Skin-care giant Beiersdorf has announced that it has developed a standard for recycled plastics used in the packaging of cosmetics in association with Werner & Mertz.
The first of its kind ‘standard concept’ offers guidance to recyclers and cosmetic manufacturers on the use of recycled plastics in the packaging of cosmetics.
Beiersdorf and Werner & Mertz collaborated with the Fraunhofer Institute for Process Engineering and Packaging (IVV) to develop the standard, which uses mechanically recycled waste plastic obtained from Germany’s ‘Grüner Punkt’ waste collection system.
Commenting on the project, Michael Becker, head of global packaging development, Beiersdorf AG, said, “In our efforts to further increase the proportion of recycled material in our plastic packaging, we as a manufacturer face the challenge that suppliers are insufficiently prepared for our material requirements.
“It quickly became clear that we had to provide support in the development of high-quality recyclates, especially in defining quality requirements. Werner & Mertz had already done excellent preparatory work in this area. Together we developed the idea further and set the basis for a cosmetics standard.”
Inventory Of Recyclates
The three organisations have drawn up an inventory of existing recyclates in the European market, which provides initial transparency about the existing recycling processes.
By comparing this data with the requirements for cosmetic packaging, it was possible to define a standard that addresses the most important concerns of recycling companies and manufacturers, Beiersdorf said.
The study found that it is important for cosmetics manufacturers to use high-quality plastics that can be recycled.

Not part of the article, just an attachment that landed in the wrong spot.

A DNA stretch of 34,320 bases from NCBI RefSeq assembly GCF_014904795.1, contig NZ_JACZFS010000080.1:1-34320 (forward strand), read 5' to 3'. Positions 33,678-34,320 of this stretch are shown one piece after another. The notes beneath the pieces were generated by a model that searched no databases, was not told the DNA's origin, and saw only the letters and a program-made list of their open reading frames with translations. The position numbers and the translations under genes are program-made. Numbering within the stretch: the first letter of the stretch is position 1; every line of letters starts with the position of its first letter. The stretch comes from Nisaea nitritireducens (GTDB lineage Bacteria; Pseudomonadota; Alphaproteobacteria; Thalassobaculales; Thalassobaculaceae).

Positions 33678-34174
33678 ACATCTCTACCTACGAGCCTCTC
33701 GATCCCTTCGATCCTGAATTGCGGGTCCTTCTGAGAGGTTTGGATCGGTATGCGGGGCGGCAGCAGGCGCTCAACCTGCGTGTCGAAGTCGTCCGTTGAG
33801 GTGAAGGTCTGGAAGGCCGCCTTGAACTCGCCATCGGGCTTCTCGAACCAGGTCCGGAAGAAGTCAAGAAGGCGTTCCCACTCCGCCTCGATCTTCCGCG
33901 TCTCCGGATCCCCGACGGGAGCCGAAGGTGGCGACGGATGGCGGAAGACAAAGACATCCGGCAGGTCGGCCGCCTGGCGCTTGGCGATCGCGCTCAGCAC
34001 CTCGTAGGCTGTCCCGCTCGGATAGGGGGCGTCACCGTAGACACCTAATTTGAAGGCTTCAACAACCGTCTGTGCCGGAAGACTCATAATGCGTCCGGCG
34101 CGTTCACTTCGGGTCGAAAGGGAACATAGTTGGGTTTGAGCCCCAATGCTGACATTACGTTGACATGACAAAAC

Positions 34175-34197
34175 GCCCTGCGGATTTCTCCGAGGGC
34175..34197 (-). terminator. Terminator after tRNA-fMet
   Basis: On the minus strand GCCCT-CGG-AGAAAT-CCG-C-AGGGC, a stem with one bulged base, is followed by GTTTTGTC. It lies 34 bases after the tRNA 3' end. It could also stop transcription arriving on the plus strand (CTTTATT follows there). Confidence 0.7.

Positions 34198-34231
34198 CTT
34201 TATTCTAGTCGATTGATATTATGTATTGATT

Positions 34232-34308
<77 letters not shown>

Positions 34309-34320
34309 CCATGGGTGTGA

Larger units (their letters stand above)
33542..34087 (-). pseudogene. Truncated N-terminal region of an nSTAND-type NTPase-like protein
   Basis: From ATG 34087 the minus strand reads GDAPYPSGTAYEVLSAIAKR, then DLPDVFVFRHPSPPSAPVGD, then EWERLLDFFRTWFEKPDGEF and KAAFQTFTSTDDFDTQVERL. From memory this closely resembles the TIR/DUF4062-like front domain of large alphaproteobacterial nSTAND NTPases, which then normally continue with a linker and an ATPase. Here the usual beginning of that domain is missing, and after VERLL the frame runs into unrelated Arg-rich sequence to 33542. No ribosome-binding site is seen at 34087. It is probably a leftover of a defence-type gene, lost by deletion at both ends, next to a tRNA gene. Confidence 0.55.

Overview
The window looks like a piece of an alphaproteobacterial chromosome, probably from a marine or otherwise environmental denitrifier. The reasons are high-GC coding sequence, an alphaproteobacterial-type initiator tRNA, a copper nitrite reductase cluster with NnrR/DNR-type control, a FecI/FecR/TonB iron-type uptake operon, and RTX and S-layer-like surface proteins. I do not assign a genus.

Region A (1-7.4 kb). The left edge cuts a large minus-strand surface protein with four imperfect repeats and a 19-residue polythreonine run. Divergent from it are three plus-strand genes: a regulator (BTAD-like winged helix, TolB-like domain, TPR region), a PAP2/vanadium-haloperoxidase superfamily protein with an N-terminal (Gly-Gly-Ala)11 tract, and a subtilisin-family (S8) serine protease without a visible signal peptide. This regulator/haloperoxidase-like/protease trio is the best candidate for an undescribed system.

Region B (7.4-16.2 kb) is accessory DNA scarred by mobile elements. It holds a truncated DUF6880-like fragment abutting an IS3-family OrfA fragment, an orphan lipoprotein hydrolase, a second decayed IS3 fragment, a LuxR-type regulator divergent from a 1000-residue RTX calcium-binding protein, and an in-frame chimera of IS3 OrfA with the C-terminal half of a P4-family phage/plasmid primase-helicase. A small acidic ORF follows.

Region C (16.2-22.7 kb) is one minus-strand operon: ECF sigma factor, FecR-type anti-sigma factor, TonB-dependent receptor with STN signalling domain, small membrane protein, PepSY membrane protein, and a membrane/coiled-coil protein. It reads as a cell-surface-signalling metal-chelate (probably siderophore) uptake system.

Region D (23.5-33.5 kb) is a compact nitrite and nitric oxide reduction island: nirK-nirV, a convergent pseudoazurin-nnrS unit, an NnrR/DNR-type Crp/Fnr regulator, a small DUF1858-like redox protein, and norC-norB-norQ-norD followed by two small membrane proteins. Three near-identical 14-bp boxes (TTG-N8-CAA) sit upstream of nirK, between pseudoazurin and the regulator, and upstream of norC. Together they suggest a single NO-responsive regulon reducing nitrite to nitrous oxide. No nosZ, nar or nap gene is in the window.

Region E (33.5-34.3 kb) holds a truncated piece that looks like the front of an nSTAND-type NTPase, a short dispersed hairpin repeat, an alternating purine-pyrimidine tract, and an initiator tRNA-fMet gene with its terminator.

It also highlighted that recyclability should be incorporated in the design of the packaging by using mono-materials, sustainable printing inks, removable labels, and easy-to-detach packaging components.
The study also helped recyclers to learn how quality is evaluated from the cosmetics industry’s perspective and share information on how high-quality processing of used plastic can be successful.
'A Viable Route'
Head of packaging development at Werner & Mertz, Immo Sander, said, “With our joint work, we have proven that mechanical recycling is a viable route for high-quality secondary plastic materials. Our findings are forward-looking and intended to give all players more security.
“If many companies follow our example, demand will be increased, which will accelerate investments in processing plants and make the repeated use of plastic waste more economical. This then benefits not only the companies but protects our environment.”
The results of the analysis will be published by the Fraunhofer Institute for Process Engineering and Packaging in autumn of this year, the Nivea-maker added.